Article first published in Birmingham 13 in August 2012
It is just over a year since photovoltaic solar panels were installed on the south-facing roof of St Mary’s Church in Moseley. The panels have a peak power output of 9kW and so far have delivered a total energy of 7,700kWh with an equivalent CO2 saving of 4.4tonnes, exceeding expectation. They are part of a community initiative together with the Hamza Mosque, the Moseley Allotments Pavilion, Moseley Church of England School, and 20 households, partly funded by a ‘Green Streets’ award of £140K from British Gas, which was won in a competition entered by SusMo (Sustainable Moseley) in 2010. The St Mary’s project has been welcomed by churchgoers and the local community and, as expected, has not provoked any adverse reaction concerning the visual impact. The income from the Feed-in-Tariff of £3K will cover ~30% of the church’s energy costs.
Readers will recall that the St Mary’s proposal was refused City planning permission, and was not recommended by the Diocesan Advisory Committee (DAC). The planning refusal was overcome by an appeal to the Planning Inspectorate (a national body), and the Diocesan Chancellor chose not to follow the advice of the DAC. At present two Birmingham Anglican churches have photovoltaic panels, the other being the Balsall Heath Church Centre, which installed them also in 2011. In December 2011, the number of Anglican churches in the UK having photovoltaic panels was around 300, when the Church of England authorities together with the National Trust criticised the Government for its change of policy on the Feed-in Tariff, which had been halved. Interestingly, to be consistent with the national average, the Birmingham Diocese ought to have some half-dozen installations by now.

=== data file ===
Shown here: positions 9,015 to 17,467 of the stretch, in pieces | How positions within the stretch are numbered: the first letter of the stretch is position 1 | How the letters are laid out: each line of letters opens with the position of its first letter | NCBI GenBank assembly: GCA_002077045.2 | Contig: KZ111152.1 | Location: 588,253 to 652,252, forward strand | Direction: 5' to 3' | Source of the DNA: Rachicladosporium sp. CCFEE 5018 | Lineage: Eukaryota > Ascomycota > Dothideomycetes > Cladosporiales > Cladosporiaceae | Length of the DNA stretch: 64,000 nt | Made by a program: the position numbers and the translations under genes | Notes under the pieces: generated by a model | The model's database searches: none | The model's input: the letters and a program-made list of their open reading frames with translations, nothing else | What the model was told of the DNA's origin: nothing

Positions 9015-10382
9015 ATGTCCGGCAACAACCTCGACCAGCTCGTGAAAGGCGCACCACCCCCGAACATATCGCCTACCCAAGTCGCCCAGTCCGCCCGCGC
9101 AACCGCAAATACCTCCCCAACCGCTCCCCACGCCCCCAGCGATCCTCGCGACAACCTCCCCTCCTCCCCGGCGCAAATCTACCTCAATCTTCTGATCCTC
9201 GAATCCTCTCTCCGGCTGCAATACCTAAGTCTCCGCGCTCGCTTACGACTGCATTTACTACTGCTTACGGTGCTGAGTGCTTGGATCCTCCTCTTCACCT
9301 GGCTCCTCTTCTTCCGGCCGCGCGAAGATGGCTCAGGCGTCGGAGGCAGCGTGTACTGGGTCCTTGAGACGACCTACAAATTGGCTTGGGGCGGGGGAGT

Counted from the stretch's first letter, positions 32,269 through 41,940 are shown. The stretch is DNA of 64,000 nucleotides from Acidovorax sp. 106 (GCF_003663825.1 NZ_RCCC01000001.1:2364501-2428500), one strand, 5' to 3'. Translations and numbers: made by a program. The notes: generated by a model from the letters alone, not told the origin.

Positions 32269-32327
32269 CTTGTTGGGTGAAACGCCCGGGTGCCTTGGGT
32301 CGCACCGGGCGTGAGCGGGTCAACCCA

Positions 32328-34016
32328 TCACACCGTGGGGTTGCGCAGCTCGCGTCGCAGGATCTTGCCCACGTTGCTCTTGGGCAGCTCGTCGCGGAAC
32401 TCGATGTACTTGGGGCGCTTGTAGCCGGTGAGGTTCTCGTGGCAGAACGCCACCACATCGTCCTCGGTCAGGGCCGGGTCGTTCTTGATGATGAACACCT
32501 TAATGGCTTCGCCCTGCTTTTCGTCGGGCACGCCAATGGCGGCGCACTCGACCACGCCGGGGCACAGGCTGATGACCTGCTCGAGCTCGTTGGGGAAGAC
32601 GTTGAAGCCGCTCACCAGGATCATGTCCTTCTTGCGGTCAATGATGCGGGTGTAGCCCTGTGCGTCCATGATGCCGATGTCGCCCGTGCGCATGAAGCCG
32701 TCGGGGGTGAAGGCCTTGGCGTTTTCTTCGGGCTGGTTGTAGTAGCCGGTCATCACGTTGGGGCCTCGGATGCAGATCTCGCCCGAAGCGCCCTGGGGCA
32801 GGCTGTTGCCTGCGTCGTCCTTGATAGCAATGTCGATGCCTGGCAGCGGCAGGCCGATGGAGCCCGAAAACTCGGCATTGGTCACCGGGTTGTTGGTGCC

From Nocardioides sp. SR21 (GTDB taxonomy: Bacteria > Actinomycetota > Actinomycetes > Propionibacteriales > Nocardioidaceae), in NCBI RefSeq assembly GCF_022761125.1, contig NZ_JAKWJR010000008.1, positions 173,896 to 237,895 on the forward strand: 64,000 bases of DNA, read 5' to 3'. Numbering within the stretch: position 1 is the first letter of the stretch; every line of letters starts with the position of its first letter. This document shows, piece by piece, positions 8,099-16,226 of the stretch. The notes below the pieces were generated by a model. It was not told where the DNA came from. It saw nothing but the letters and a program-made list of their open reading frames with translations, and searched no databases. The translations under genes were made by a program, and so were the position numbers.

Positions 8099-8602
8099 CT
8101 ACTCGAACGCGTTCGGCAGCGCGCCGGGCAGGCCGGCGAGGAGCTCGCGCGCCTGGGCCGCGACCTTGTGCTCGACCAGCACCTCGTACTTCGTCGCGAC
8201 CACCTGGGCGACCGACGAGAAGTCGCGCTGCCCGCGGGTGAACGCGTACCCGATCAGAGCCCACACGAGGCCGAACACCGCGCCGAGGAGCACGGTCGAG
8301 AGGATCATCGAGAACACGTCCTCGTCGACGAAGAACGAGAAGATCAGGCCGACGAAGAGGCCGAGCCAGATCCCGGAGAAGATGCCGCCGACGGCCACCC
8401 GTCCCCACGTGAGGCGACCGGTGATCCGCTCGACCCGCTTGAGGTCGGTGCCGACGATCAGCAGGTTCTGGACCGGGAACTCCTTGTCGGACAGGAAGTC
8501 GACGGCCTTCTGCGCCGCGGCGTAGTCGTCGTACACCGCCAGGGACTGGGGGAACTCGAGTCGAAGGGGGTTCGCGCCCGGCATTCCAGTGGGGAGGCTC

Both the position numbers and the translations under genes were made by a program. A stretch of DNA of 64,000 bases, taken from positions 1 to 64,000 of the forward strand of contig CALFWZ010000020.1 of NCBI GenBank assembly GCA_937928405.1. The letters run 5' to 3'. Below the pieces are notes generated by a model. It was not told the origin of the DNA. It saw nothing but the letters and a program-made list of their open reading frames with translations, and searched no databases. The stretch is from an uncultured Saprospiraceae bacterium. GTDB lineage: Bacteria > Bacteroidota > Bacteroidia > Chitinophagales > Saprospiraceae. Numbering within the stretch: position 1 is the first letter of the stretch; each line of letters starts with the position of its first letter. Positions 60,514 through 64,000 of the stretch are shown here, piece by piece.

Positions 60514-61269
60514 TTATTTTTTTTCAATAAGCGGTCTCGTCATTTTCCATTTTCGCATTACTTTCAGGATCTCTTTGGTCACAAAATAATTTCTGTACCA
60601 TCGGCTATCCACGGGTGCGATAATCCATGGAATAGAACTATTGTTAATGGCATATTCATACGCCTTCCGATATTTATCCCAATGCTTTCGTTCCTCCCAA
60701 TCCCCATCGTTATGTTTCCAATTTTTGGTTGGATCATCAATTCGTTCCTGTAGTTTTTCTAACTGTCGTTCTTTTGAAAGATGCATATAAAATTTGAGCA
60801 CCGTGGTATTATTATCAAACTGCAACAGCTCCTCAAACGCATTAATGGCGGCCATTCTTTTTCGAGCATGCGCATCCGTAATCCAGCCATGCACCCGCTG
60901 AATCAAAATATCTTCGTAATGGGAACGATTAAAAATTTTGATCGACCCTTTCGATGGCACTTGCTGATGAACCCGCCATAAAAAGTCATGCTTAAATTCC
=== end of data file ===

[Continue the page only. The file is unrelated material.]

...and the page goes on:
During the latter part of 2011, the “Birmingham Churches Green Group” was set up to promote, among other things, solar panel installations on churches. Its first meeting in November was attended by representatives from about 35 churches, including a range of denominations. Also present were the Chairman and another member of the DAC. The Chairman made it clear that, in the opinion of the DAC, the St Mary’s project should not have been approved and this remained their view. Since then, the DAC has recommended against solar panels on St Anne’s church in Moseley, even though the south roof faces away from the street. This is hardly an encouraging message for the wider church community who are keen to become involved in helping to save the planet.
The most disappointing aspect of the attitude taken by the City planners and the DAC towards these attempts to generate renewable energy is their failure to take into account public opinion, which includes that of the clergy, preferring instead to concentrate on the minutiae of heritage and conservation, even though solar panels do not constitute a permanent change. With such advice, Birmingham can only continue to remain behind the rest of the nation, thus failing to provide the leadership one would expect of Britain’s second city.John Dowell